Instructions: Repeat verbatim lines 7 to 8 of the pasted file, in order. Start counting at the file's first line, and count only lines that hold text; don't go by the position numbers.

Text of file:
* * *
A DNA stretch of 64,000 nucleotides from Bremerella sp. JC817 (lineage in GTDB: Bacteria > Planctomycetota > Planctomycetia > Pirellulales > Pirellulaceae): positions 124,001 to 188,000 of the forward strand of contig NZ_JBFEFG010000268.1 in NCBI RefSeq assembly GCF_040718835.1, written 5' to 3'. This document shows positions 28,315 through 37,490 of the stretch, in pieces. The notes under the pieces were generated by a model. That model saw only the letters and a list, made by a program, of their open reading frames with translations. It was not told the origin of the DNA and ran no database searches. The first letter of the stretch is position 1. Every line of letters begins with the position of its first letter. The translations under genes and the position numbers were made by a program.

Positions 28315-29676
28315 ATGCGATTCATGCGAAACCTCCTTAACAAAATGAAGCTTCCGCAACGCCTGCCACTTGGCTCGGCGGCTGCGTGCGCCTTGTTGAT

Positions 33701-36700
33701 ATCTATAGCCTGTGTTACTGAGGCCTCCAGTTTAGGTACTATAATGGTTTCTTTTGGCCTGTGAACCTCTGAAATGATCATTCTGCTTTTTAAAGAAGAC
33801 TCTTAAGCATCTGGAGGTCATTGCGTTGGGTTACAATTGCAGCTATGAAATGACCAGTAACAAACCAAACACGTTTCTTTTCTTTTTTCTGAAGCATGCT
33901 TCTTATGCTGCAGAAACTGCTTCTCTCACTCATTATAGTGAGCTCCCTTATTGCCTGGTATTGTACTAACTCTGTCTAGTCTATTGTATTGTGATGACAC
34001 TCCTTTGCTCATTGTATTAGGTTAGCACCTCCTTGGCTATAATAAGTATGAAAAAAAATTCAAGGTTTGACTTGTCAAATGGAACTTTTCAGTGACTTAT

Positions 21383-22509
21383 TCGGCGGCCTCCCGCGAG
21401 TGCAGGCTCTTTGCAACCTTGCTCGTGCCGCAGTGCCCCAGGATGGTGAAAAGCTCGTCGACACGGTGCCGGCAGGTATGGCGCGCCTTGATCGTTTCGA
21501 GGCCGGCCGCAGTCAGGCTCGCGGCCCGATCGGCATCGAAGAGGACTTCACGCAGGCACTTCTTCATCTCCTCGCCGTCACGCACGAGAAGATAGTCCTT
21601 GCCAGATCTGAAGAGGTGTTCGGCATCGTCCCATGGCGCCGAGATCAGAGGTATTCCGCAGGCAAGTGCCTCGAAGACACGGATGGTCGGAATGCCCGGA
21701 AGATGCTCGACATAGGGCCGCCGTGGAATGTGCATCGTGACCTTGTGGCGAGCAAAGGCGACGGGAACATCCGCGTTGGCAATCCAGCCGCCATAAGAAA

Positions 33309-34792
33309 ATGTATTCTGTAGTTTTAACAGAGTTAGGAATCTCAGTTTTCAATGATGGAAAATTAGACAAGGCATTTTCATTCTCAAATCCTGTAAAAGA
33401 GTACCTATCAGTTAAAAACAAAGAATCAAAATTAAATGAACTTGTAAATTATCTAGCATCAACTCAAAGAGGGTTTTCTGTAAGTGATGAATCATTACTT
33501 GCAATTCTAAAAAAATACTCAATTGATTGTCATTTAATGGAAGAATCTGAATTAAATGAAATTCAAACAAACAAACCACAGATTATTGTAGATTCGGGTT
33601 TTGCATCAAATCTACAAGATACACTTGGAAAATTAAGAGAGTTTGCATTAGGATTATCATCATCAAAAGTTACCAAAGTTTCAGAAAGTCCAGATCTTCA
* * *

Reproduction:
33901 TCTTATGCTGCAGAAACTGCTTCTCTCACTCATTATAGTGAGCTCCCTTATTGCCTGGTATTGTACTAACTCTGTCTAGTCTATTGTATTGTGATGACAC
34001 TCCTTTGCTCATTGTATTAGGTTAGCACCTCCTTGGCTATAATAAGTATGAAAAAAAATTCAAGGTTTGACTTGTCAAATGGAACTTTTCAGTGACTTAT